Market Direction Is Important –
Updated Chart of the S&P 500 and Secondary Signals
Of our Four secondary indicators under our MTI:
Relative Strength Index (RSI)-Negative
Chaikin Money Flow (CMF)-Negative
Money Flow Index-MFI-Positive
More on the Market and the Economy:
Stocks rose on Friday, snapping a four-day losing streak, though on the second lowest volume so far this year, following comments from Fed Chair Janet Yellen. Even with Friday’s gain, the S&P 500 posted a weekly loss of 2.2%, marking the steepest weekly decline in two months.
This week, data will be released on consumer spending, construction spending, manufacturing, the trade deficit and the jobs report.
Speaking at a conference hosted by the San Francisco Fed on Friday, Fed Chair Janet Yellen said she expects that “conditions may warrant an increase in the federal funds rate target sometime this year”, and stressed that policy makers “generally anticipate that a rather gradual rise in the federal funds rate will be appropriate over the next few years.” She also stated that after the first rate hike, officials won’t follow “any predetermined course of tightening”, and that “the actual path of policy will evolve as economic conditions evolve, and policy tightening could speed up, slow down, pause, or even reverse course depending on actual and expected developments in real activity and inflation”.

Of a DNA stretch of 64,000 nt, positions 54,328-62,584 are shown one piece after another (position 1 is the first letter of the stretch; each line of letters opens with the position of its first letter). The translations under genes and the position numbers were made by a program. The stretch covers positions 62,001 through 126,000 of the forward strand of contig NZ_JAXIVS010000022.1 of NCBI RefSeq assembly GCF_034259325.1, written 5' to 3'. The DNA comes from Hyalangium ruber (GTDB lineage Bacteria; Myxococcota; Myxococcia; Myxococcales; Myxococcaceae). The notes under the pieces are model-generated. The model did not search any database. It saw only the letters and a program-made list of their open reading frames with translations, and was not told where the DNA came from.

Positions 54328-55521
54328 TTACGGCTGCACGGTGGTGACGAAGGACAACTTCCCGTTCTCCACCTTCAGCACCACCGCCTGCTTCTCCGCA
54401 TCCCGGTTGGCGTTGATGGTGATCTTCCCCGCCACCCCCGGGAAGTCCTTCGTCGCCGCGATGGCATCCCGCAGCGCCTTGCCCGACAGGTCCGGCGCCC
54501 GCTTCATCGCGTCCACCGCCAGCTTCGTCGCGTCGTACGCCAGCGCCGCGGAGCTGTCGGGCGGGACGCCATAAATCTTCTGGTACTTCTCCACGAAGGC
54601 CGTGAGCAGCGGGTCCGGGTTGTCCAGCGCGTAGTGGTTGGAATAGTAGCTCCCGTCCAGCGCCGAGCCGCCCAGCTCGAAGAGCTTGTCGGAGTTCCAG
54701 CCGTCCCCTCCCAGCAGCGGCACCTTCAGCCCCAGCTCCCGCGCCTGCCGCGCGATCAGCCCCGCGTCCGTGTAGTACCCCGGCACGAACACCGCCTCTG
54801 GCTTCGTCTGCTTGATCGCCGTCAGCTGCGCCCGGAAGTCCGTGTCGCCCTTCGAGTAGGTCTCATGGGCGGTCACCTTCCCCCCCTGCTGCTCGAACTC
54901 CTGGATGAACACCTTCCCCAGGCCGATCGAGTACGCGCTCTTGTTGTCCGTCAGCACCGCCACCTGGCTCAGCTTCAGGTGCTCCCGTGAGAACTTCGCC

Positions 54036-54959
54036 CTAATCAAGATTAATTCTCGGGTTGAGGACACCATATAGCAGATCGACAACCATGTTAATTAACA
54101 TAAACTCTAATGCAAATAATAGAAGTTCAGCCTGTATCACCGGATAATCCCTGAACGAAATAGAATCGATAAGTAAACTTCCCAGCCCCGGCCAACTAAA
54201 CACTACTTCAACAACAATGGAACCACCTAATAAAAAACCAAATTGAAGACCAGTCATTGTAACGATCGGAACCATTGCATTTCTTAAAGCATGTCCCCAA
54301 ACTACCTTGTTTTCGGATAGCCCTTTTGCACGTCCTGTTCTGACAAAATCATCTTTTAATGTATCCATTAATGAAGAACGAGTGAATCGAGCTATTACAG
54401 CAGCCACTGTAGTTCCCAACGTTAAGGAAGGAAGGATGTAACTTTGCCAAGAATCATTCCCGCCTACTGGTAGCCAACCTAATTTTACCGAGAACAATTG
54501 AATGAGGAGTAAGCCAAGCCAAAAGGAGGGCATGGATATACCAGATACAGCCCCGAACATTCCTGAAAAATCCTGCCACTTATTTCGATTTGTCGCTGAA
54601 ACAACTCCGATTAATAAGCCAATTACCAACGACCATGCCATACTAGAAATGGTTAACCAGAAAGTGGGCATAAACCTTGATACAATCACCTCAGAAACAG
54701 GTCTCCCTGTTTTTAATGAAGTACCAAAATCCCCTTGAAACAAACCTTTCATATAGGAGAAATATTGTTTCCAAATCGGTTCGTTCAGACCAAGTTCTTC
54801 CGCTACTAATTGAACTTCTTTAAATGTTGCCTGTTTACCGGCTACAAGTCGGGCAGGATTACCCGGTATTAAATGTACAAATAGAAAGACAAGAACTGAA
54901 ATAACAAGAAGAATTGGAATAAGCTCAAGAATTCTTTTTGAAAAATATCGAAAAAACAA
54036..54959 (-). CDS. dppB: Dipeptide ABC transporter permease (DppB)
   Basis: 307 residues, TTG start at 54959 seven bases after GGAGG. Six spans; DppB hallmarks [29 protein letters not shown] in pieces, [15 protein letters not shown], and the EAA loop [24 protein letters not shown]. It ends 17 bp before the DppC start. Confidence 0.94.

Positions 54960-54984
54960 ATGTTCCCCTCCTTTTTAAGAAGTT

While the majority of US investors anticipate a rate hike, one-third expect rates to remain the same, according to Gallup. While 51% of investors think rates will go up “a little”, 5% think they will go up “a lot”. And despite hints from the Fed, 34% believe rates will remain the same.
According to a recent Pew Research survey, six out of ten Americans surveyed believe that “some wealthy people” don’t pay their fair share of income taxes. But according to preliminary IRS data, in 2013 people with gross adjusted income over $250,000 paid almost half (48.9%) of all individual income taxes even though they accounted for just 2.4% of returns filed.
In fiscal 2014, the US government collected almost $1.4 trillion in individual income taxes, making it the federal government’s largest source of revenue. But income tax rates in the US are lower than a number of other countries: according to the OECD, a single person with an average salary and no children will pay the highest taxes in Belgium at 42.8% of earnings.